During World War II, thousands of battered ships and aircraft sank to the bottom of the world’s oceans. Over time, many of the forgotten wrecks have become artificial reefs that provide shelter for fish and other aquatic wildlife or intriguing sites for scuba divers. But new research suggests the sunken vessels could be doing more harm than good.
Scientists say the V-1302 John Mahn—a German naval ship the British Royal Air Force bombed and sank in February 1942—is leaking toxic chemicals into the North Sea. The team shared the results of their analysis this week in the journal Frontiers in Marine Science.
“Although we don’t see these old shipwrecks, and many of us don’t know where they are, they can still be polluting our marine ecosystem,” says study co-author Josefien Van Landuyt, an ecologist at Ghent University, in a statement.
The vessel, a fishing trawler turned Nazi patrol boat, has been resting below the surface of the Belgian North Sea for the last 80 years. During that time, scientists believe the ship has been polluting the surrounding waters with nickel, copper, arsenic, explosives and chemicals found in fossil fuels known as polycyclic aromatic hydrocarbons, or PAHs. Researchers found the toxic substances in samples taken from the boat’s hull and the nearby ocean floor. The presence of PAHs, in particular, is changing the makeup of the marine ecosystem around the ship.
For now, scientists say the wreck is contributing relatively small amounts of pollution. But it’s just one of many vessels at the bottom of the ocean—and others may be spewing chemicals in higher quantities.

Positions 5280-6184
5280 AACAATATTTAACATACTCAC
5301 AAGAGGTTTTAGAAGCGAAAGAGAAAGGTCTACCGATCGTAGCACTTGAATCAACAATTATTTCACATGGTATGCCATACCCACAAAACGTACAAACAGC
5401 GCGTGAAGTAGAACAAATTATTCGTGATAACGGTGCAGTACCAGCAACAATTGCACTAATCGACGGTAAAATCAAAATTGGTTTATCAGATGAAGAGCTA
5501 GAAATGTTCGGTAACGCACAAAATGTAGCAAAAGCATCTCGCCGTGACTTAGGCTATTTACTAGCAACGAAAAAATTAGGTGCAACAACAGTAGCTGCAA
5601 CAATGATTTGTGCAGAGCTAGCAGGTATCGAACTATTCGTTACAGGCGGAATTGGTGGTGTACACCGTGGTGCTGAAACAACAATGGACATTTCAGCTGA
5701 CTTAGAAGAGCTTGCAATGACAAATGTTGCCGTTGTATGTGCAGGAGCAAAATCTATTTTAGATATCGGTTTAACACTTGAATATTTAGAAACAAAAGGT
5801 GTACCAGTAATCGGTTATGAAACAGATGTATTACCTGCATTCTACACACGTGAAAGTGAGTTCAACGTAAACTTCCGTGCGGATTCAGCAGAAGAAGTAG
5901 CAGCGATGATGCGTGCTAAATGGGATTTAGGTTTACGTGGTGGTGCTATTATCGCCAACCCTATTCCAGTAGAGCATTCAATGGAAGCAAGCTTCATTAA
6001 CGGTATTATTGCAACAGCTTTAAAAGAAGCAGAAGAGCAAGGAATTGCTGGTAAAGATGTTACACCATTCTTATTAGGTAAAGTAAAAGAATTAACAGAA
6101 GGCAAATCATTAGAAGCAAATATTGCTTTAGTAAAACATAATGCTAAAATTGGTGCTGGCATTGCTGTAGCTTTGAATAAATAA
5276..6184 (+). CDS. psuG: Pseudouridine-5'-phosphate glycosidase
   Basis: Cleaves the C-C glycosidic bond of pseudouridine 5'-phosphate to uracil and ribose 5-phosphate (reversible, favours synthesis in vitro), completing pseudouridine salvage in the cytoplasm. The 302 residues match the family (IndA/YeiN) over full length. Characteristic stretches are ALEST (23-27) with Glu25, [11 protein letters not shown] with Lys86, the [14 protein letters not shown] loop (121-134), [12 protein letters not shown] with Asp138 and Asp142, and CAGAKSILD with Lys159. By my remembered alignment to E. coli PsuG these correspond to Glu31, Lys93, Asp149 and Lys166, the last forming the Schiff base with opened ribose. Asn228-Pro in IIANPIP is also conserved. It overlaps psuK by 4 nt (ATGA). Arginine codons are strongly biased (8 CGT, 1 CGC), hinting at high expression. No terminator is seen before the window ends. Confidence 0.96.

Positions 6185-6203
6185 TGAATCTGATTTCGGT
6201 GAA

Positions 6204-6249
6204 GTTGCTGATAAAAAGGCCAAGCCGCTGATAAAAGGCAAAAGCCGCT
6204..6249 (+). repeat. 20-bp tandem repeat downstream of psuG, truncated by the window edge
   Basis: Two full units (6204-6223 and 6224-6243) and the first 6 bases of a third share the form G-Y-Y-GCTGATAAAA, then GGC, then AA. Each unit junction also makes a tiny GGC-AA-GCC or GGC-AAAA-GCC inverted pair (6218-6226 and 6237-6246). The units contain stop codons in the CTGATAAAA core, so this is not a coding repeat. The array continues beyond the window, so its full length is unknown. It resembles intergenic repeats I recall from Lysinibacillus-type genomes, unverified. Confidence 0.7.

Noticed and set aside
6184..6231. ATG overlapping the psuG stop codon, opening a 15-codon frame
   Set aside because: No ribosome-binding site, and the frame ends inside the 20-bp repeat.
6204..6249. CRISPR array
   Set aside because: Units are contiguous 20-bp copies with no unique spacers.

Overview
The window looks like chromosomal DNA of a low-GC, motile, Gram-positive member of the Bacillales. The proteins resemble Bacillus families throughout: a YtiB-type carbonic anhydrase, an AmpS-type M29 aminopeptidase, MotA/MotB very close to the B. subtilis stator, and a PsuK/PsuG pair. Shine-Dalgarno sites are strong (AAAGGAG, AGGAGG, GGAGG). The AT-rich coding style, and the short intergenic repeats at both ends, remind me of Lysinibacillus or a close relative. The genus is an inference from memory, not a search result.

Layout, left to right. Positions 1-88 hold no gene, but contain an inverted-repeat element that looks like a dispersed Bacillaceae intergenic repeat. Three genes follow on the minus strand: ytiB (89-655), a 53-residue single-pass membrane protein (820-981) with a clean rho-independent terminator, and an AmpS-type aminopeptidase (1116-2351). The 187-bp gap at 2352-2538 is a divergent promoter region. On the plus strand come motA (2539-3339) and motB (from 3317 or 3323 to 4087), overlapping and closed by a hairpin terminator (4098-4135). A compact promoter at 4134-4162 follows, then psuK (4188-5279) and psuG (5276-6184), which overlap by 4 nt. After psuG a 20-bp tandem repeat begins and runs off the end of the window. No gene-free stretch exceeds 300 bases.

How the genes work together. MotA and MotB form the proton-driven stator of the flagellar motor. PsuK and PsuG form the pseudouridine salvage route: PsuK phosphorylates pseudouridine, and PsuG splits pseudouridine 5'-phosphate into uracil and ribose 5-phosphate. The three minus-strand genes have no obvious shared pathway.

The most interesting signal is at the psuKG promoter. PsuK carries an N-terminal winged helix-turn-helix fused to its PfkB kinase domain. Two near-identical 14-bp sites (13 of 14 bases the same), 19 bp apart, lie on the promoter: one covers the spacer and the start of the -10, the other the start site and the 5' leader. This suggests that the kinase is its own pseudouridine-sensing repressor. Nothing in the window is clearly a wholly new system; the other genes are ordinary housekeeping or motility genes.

“We only investigated one ship, at one depth, in one location,” says Van Landuyt. “To get a better overview of the total impact of shipwrecks on our North Sea, a large number of shipwrecks in various locations would have to be sampled.”
The new study builds on past research that estimates shipwrecks sunk during World War I and World War II may contain between 2.5 million and 20.4 million metric tons of petroleum products. Fossil fuels aside, as Madison Goldberg writes for Smithsonian magazine, ships are also stocked with materials like paints, cleaners, solvents, batteries, fire extinguishers, ammonia, refrigerants, fishing nets and other equipment.
“None of these are things you want at the bottom of the ocean,” she writes.
The V-1302 John Mahn testing is part of a broader effort to help authorities determine whether wartime vessels will need to be removed from the North Sea. Researchers with the North Sea Wrecks project expect to make a recommendation later this year, reports NewScientist’s Madeleine Cuff.
Researchers don’t know for sure what each vessel was carrying when it sank. But if they held items like “anti-fouling paint or electronics or coal PAHs, they are going to last a long time,” Andrew Turner, an environmental scientist at the University of Plymouth who was not involved in the study, tells NewScientist. “The PAHs at the bottom of the sea will take decades to degrade.”